Monday, 23 July 2012

Marine Iguana Lek

We were in the Galapagos in January travelling on the motor yacht Cachalote as part of an excellent Naturetrek tour led by Darwin Alvarez. January is an excellent time to visit the Galapagos — the sea is relatively calm, the daytime temperature not too high, the rains are turning the hillsides green and many animals are breeding.

A basking male Marine Iguana on Fernandina

January is the height of the breeding season for Marine Iguanas (Amblyrhynchus cristatus). I had never seen this species alive before despite writing about its salt gland in the 1970s.
After an early morning landing from a panga at Punta Espinoza on Fernandina (Narborough in the old British nomenclature of the islands), we found the Marine Iguanas in the full swing of displaying and mating. On a flattish, large lava bed tens of males were displaying. Females were coming to this site and some were mating. I suddenly realised that what we were seeing was a lek. I could not recall seeing anything about lekking in the guide books and so had to wait until I could do a Google search to see if lekking had been described in this species. Of course, it had — but not until the 1990s, and was the first species of reptile in which this behaviour had been discovered.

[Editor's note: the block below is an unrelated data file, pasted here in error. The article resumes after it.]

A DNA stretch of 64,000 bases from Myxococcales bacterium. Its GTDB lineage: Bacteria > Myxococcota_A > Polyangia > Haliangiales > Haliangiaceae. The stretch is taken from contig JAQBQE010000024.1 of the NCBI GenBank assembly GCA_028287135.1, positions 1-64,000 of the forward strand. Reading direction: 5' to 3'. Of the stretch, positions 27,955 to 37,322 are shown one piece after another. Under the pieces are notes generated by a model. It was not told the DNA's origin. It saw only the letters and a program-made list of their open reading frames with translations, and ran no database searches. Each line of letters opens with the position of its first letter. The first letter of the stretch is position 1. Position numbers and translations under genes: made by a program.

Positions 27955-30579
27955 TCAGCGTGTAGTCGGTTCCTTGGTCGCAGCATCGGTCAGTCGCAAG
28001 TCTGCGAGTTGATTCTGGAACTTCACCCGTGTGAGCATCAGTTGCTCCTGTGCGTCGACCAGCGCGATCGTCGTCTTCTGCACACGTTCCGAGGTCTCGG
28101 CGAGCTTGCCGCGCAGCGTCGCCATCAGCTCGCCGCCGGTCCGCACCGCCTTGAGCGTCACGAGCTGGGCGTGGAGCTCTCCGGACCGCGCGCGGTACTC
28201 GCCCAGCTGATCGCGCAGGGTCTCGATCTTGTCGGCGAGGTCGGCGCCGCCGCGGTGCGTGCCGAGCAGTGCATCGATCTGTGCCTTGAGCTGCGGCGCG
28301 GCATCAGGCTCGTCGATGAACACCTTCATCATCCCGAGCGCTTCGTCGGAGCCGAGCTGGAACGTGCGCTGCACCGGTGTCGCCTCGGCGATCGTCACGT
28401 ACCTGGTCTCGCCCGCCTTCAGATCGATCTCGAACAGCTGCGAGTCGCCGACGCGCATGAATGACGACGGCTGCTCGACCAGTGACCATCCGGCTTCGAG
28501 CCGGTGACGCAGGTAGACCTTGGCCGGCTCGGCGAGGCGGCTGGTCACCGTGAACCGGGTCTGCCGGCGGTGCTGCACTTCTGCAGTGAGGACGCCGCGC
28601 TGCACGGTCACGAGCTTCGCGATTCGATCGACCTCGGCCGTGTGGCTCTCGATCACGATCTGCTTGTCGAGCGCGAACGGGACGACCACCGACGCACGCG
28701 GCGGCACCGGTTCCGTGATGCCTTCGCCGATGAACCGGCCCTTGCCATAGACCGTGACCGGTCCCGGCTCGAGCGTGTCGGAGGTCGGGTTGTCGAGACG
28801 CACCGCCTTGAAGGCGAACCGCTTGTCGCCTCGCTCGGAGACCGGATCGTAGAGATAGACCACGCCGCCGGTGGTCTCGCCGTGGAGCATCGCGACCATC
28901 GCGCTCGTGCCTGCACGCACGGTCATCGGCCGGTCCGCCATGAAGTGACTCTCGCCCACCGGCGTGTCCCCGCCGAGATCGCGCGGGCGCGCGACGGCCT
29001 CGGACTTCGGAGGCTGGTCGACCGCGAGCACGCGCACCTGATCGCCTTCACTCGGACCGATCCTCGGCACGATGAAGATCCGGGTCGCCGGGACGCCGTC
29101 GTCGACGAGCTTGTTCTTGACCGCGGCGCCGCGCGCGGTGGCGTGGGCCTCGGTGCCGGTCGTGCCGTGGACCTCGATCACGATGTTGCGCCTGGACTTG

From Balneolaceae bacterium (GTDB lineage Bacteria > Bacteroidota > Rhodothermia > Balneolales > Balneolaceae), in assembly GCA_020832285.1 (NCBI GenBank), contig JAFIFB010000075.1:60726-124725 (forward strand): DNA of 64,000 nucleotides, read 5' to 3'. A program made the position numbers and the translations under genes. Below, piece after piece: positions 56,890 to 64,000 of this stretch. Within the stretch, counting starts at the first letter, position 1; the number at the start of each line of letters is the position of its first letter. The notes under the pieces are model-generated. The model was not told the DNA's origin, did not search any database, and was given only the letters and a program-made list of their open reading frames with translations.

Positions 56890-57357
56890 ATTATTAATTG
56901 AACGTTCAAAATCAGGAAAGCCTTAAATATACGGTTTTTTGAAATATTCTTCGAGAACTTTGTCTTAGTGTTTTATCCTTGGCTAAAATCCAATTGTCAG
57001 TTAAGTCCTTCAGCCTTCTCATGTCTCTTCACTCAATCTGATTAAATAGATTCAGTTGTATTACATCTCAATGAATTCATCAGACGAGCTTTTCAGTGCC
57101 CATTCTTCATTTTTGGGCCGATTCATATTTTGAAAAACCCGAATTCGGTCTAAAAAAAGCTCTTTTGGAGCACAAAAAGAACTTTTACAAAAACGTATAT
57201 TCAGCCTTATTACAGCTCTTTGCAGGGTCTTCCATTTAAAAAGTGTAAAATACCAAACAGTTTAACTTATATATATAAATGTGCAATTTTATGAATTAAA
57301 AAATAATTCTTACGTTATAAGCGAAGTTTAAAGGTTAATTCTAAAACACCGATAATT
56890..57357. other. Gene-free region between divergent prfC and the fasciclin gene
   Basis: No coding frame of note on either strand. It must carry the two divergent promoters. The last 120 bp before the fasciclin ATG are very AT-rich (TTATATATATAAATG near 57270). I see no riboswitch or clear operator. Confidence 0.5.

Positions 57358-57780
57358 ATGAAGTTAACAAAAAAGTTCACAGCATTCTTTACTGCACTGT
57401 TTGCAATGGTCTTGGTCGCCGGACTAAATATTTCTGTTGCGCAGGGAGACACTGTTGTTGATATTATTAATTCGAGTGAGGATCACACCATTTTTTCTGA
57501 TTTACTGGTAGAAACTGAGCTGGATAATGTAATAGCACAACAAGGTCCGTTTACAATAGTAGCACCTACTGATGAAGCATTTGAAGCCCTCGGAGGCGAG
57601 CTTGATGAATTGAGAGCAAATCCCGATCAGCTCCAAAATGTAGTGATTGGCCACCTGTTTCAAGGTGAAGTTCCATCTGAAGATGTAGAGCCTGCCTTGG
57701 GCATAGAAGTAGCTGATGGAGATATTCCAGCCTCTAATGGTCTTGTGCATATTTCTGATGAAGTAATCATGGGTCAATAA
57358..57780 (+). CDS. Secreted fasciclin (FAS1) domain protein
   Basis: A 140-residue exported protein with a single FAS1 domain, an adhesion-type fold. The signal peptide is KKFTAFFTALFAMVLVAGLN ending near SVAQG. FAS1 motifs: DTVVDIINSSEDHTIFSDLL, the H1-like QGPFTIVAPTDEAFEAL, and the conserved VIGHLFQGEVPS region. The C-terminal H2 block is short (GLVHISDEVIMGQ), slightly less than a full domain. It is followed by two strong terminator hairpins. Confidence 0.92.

Here are some links to accounts of lekking in the Marine Iguana:

I spent some time taking video of Marine Iguanas on Fernandina as well as on the other islands. You can see the area of the lek about half way through this video of mating marine iguanas, as well as shots of the males displaying.

Fierce territorial disputes were also in progress and the next video, taken a few hundred yards from the scene of the first, shows one such dispute:

Incidentally and surprisingly, despite being a major destination for wildlife and general tourism and the excellence of the local guides, there is no really good field guide to the birds and reptiles of the Galapagos.